6. Jen B. says:

    I love reading series because you can always visit with old “friends”. I am always glad when an author has an ending because I think some series just go on too long. The year I discovered the serial novels that have become so popular. I loved The Rake and The Recluse by Jen LeBlanc. Great romance! Another favorite series is The Parasol Protectorate by Gail Carriger. I feel like it was just long enough.

  7. Timitra says:

    I enjoyed reading Victoria Dahl’s Donovan Brothers trilogy, Jill Shalvis’ Lucky Harbor series the original trilogy; Simply Irresistable, The Sweetest Thing and Head Over Heels. I’m looking forward to reading Shiloh Walkers Ash Trilogy!

    taccb_1981@yahoo.com

  8. Emily H. says:

    I grew up on Madeleine l’Engle, Anne McCaffrey and ElfQuest comics, I am a total sucker for series books. I think I have a favorite series in every genre, although I tend to gravitate towards the longer ones over trilogies. Mary Balogh and Lisa Kleypas have written some of my favorite short series/trilogies in romance, Tad Williams’ Otherland series is one of my favorites in SF….

  9. Lynn says:

    I’m with you on Patricia Briggs, Teresa. It is getting much harder to find authors who plan trilogies and then stick to the plan. :)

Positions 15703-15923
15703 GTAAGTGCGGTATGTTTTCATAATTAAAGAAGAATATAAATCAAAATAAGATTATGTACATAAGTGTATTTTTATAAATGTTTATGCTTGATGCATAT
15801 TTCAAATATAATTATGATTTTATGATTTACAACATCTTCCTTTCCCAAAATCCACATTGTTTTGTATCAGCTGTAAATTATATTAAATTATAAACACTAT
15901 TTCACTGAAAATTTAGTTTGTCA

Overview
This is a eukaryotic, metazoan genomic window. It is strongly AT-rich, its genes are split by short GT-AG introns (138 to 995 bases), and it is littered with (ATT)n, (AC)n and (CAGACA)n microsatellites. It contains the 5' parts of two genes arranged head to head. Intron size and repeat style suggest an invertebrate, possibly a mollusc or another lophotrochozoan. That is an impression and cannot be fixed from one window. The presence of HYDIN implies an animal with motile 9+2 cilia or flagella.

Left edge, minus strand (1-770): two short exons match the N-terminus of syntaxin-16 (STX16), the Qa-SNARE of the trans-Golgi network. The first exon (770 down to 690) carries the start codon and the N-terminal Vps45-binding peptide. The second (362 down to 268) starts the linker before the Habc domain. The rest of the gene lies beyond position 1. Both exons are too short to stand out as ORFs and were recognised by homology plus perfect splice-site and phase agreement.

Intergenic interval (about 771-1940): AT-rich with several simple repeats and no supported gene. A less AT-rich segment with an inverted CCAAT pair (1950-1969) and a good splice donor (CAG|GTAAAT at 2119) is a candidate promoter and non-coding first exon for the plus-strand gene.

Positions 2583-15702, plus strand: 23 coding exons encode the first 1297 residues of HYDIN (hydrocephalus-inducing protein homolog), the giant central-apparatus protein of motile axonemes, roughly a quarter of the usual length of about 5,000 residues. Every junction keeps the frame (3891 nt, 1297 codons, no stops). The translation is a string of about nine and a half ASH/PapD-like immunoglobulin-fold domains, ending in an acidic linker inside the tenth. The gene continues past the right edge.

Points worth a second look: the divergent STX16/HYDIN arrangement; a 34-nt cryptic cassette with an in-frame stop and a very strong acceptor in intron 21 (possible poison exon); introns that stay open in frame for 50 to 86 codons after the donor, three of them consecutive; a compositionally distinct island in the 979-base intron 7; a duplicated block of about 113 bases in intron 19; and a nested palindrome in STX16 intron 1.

10. Lynn says:

    Jen, I am mourning the end of Gail’s series, but like you I thought it was exactly the right length. I also like that she left a little mystery involved with what happens to some of the characters, like how Ivy does with her change of situation. :)

  11. Lynn says:

    I fell in love with Anne’s Pern novels when I was a youngster, Emily, but it was Harper Hall trilogy that really made me see what you could do with just three books. :)

  12. Lynn says:

    It’s about time for me to turn into a pumpkin, folks, so I’ll say good night. My thanks to you all for stopping in, and to Shiloh for her generous offer to have me as a guest. Good luck with the giveaway!

  13. donnas says:

    Nora Roberts has quite a few that I really enjoyed. Shiloh’s Ash series is great. Kelley Armstrong did her YA’s as trilogies, which were really good. There really are so many though that start out as a trilogy but dont end at 3.